Ministry of Happiness? Bah, humbug!
E DII TO RII A L
The Ruler of the United Arab Emirates announced that he is establishing a Ministry of Happiness, headed by a very promising young woman who had also been in charge of economic strategy in the past.
This is not unusual for the UAE, that ranks 20th in the World Happiness Index, as it seeks to improve its position by adding value to the quality of life, so that the Gulf state is not just glamour and riches derived from the energy sector. Actually, the UAE and in particular Dubai, has been at the forefront of the Arabisation programme and has invested heavily in education, human resources and diversification into high-end services.
Despite the mini-property crash of the past decade, the emirate has recovered, thanks to help from its peers, and its corporate portfolio of local and international companies is rapidly expanding into foreign markets, the most evident being that of the ‘national’ airlines.
And the investment does not end there, as the reinvestment of its rich resources has produced efficiencies, such as e-Government, a high-level of healthcare and even denationalisation programmes, to the extent that public dissent is little to nonexistent. Tolerance on several issues is widespread and still growing, at least as regards the Middle Eastern mindset, while interpretation of democracy, as different as it may be from that of the western civilisation, is one that appeals to the young Emiratis.
Now, travel in warp speed to Cyprus, and one can see why even the concept of rising up the ranks of the Happiness Index is beyond reach, despite the cultural differences with the UAE.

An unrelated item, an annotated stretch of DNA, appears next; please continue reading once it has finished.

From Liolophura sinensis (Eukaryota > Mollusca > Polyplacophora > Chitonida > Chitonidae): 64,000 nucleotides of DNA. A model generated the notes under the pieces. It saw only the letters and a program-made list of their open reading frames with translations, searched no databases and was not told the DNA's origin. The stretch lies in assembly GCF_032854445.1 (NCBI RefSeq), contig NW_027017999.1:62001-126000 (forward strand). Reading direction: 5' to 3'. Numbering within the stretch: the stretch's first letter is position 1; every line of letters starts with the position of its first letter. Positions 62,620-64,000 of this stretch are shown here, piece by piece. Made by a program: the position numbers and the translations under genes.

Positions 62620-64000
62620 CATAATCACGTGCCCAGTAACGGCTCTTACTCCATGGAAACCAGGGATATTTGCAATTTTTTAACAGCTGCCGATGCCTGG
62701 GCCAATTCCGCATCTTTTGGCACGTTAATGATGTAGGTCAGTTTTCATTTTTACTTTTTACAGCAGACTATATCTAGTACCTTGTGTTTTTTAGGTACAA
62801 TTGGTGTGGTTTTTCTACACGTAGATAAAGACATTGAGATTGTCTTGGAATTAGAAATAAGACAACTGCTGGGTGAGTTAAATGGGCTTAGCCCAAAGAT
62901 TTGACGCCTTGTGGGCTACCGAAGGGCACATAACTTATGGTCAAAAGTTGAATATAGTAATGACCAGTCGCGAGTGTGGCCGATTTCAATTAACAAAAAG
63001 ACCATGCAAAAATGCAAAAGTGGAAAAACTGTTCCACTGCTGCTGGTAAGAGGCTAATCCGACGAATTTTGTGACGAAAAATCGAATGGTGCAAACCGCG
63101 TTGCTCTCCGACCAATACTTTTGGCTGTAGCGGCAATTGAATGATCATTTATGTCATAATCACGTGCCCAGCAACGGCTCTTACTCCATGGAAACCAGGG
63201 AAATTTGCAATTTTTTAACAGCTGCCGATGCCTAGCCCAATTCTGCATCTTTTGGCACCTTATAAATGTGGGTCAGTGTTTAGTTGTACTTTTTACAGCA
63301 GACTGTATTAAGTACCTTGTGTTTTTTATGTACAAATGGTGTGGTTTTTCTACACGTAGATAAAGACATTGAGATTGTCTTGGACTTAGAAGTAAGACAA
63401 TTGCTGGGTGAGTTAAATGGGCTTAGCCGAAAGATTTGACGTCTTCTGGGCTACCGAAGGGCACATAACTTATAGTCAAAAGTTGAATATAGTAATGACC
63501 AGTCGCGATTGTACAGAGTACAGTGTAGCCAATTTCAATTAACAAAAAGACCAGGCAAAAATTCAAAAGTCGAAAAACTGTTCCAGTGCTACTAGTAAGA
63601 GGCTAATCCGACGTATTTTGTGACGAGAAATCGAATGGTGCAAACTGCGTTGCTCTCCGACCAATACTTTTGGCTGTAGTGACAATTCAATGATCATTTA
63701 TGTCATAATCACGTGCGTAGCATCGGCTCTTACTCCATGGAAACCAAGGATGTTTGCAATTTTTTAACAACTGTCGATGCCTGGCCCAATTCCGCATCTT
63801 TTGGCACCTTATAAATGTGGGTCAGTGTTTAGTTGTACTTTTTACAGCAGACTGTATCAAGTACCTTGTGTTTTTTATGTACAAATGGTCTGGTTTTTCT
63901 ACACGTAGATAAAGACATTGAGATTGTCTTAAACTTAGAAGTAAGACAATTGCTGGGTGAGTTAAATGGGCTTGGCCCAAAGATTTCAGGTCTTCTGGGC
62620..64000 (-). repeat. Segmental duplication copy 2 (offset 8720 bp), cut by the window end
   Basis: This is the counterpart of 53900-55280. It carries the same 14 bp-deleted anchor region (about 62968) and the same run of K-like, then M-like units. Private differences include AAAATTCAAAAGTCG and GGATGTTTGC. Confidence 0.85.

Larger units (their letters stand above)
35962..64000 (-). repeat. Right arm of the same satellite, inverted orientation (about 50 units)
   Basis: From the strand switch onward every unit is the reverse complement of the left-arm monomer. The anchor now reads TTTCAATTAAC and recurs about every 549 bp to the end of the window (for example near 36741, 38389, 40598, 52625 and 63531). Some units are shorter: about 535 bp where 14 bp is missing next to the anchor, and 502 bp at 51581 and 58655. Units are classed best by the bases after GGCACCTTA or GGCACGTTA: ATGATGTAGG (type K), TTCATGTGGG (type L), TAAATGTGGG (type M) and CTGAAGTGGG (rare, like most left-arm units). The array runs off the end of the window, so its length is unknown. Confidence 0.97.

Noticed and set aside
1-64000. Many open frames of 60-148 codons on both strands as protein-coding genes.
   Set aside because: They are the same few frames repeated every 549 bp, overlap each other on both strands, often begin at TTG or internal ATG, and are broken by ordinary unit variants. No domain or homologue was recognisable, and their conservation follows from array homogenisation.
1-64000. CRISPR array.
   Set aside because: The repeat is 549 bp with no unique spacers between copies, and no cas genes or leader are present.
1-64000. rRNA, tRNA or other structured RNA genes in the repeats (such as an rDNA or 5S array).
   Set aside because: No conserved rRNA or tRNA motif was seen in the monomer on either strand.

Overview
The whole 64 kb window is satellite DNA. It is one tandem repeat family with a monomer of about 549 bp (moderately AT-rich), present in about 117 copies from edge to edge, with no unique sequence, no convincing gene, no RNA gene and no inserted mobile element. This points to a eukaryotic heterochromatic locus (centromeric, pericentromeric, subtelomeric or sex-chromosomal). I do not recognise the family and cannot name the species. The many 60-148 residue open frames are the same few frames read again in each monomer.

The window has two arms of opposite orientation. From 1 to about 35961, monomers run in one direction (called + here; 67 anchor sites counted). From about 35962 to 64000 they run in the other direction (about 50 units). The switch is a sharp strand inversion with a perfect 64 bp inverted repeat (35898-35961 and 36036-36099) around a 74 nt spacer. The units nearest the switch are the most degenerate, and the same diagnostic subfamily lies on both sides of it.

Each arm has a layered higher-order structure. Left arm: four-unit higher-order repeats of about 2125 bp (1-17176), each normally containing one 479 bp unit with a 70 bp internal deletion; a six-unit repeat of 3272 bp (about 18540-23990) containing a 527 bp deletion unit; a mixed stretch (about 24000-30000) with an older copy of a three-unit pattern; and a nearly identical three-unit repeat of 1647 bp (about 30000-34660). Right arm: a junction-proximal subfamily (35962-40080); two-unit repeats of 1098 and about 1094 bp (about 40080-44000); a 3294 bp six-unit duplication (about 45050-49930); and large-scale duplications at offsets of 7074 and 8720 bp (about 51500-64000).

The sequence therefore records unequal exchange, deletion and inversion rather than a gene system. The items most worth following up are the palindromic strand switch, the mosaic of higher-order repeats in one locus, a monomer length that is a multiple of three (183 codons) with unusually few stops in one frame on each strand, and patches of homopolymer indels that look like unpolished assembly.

In fact, President Anastasiades should abandon the regurgitated promises of establishing six Deputy Minister portfolios, supposedly to help improve the efficiencies of the government machine and make Cyprus more competitive in the areas of energy, shipping, tourism, etc. Instead, he should establish a Ministry of Stupidity, especially now that on the eve of parliamentary elections just three moons away, a lot of promises will not be kept, resulting in a bucketful of potential candidates, both to head the office and to “operate” it.
The reform of the civil service has become a joke, despite the honest intentions of the commissioner in charge, who has obviously been given too much on his plate. Perhaps that was the idea from the onset.
Furthermore, the Ministry of Stupidity would deal with issues such as Larnaca shunning the best that ever happened to the sleepy town, with Energy giants Total and ENI now being lured to Limassol port, where they will be welcomed with open arms.
Come to think of it, what Anastasiades needs, considering the noise we hear on a daily basis from the opposition parties and trade unionists on all issues under the sun, is an adaptation of JK Rowling’s Ministry of Magic.